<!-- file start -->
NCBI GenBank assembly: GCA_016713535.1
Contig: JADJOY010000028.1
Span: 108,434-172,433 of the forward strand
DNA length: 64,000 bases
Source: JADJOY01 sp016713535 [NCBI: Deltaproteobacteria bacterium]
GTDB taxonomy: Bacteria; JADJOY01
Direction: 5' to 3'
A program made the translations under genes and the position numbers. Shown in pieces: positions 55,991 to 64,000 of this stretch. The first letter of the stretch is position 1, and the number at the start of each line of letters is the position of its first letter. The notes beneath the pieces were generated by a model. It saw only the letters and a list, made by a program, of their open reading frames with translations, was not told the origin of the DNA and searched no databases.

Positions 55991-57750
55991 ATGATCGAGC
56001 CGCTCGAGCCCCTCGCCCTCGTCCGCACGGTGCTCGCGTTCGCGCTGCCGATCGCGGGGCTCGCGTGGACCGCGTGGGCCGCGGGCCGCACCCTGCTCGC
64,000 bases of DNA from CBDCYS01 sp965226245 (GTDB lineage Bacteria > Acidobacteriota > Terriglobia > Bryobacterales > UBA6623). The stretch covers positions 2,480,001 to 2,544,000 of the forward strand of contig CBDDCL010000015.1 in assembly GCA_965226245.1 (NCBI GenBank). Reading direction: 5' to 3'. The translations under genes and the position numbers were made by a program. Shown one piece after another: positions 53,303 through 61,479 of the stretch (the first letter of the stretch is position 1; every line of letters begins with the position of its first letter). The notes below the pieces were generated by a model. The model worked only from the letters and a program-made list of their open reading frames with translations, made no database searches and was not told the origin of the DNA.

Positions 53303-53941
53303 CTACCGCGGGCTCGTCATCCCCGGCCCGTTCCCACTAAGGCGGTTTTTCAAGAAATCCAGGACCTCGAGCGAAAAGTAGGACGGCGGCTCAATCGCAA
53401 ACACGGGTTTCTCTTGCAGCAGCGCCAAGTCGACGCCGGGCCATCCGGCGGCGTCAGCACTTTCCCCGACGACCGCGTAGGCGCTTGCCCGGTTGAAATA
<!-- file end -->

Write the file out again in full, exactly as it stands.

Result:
NCBI GenBank assembly: GCA_016713535.1
Contig: JADJOY010000028.1
Span: 108,434-172,433 of the forward strand
DNA length: 64,000 bases
Source: JADJOY01 sp016713535 [NCBI: Deltaproteobacteria bacterium]
GTDB taxonomy: Bacteria; JADJOY01
Direction: 5' to 3'
A program made the translations under genes and the position numbers. Shown in pieces: positions 55,991 to 64,000 of this stretch. The first letter of the stretch is position 1, and the number at the start of each line of letters is the position of its first letter. The notes beneath the pieces were generated by a model. It saw only the letters and a list, made by a program, of their open reading frames with translations, was not told the origin of the DNA and searched no databases.

Positions 55991-57750
55991 ATGATCGAGC
56001 CGCTCGAGCCCCTCGCCCTCGTCCGCACGGTGCTCGCGTTCGCGCTGCCGATCGCGGGGCTCGCGTGGACCGCGTGGGCCGCGGGCCGCACCCTGCTCGC
64,000 bases of DNA from CBDCYS01 sp965226245 (GTDB lineage Bacteria > Acidobacteriota > Terriglobia > Bryobacterales > UBA6623). The stretch covers positions 2,480,001 to 2,544,000 of the forward strand of contig CBDDCL010000015.1 in assembly GCA_965226245.1 (NCBI GenBank). Reading direction: 5' to 3'. The translations under genes and the position numbers were made by a program. Shown one piece after another: positions 53,303 through 61,479 of the stretch (the first letter of the stretch is position 1; every line of letters begins with the position of its first letter). The notes below the pieces were generated by a model. The model worked only from the letters and a program-made list of their open reading frames with translations, made no database searches and was not told the origin of the DNA.

Positions 53303-53941
53303 CTACCGCGGGCTCGTCATCCCCGGCCCGTTCCCACTAAGGCGGTTTTTCAAGAAATCCAGGACCTCGAGCGAAAAGTAGGACGGCGGCTCAATCGCAA
53401 ACACGGGTTTCTCTTGCAGCAGCGCCAAGTCGACGCCGGGCCATCCGGCGGCGTCAGCACTTTCCCCGACGACCGCGTAGGCGCTTGCCCGGTTGAAATA